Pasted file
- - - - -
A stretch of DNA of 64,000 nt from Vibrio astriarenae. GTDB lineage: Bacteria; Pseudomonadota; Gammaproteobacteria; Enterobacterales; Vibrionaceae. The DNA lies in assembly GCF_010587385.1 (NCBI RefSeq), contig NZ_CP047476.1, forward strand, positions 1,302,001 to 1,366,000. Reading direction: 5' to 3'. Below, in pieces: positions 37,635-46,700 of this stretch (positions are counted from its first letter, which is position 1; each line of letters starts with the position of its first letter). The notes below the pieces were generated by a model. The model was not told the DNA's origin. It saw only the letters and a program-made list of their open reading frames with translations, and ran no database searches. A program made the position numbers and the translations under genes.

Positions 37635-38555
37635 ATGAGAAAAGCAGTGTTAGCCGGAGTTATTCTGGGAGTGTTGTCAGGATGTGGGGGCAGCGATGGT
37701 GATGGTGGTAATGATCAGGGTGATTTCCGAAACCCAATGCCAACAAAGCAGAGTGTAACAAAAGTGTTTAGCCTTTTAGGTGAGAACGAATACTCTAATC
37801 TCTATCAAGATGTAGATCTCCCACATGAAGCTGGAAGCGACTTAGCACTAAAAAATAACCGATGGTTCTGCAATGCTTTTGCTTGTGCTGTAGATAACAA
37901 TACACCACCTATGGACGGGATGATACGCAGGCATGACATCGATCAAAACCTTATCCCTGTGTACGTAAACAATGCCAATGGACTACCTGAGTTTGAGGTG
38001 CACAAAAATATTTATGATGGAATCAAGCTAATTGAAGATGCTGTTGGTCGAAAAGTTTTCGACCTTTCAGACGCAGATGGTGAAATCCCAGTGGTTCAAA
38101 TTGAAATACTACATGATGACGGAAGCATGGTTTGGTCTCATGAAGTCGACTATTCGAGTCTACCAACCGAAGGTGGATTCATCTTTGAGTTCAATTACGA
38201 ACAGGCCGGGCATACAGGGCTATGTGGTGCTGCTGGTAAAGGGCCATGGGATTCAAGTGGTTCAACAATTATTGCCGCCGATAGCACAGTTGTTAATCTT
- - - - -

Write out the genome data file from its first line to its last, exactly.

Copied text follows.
A stretch of DNA of 64,000 nt from Vibrio astriarenae. GTDB lineage: Bacteria; Pseudomonadota; Gammaproteobacteria; Enterobacterales; Vibrionaceae. The DNA lies in assembly GCF_010587385.1 (NCBI RefSeq), contig NZ_CP047476.1, forward strand, positions 1,302,001 to 1,366,000. Reading direction: 5' to 3'. Below, in pieces: positions 37,635-46,700 of this stretch (positions are counted from its first letter, which is position 1; each line of letters starts with the position of its first letter). The notes below the pieces were generated by a model. The model was not told the DNA's origin. It saw only the letters and a program-made list of their open reading frames with translations, and ran no database searches. A program made the position numbers and the translations under genes.

Positions 37635-38555
37635 ATGAGAAAAGCAGTGTTAGCCGGAGTTATTCTGGGAGTGTTGTCAGGATGTGGGGGCAGCGATGGT
37701 GATGGTGGTAATGATCAGGGTGATTTCCGAAACCCAATGCCAACAAAGCAGAGTGTAACAAAAGTGTTTAGCCTTTTAGGTGAGAACGAATACTCTAATC
37801 TCTATCAAGATGTAGATCTCCCACATGAAGCTGGAAGCGACTTAGCACTAAAAAATAACCGATGGTTCTGCAATGCTTTTGCTTGTGCTGTAGATAACAA
37901 TACACCACCTATGGACGGGATGATACGCAGGCATGACATCGATCAAAACCTTATCCCTGTGTACGTAAACAATGCCAATGGACTACCTGAGTTTGAGGTG
38001 CACAAAAATATTTATGATGGAATCAAGCTAATTGAAGATGCTGTTGGTCGAAAAGTTTTCGACCTTTCAGACGCAGATGGTGAAATCCCAGTGGTTCAAA
38101 TTGAAATACTACATGATGACGGAAGCATGGTTTGGTCTCATGAAGTCGACTATTCGAGTCTACCAACCGAAGGTGGATTCATCTTTGAGTTCAATTACGA
38201 ACAGGCCGGGCATACAGGGCTATGTGGTGCTGCTGGTAAAGGGCCATGGGATTCAAGTGGTTCAACAATTATTGCCGCCGATAGCACAGTTGTTAATCTT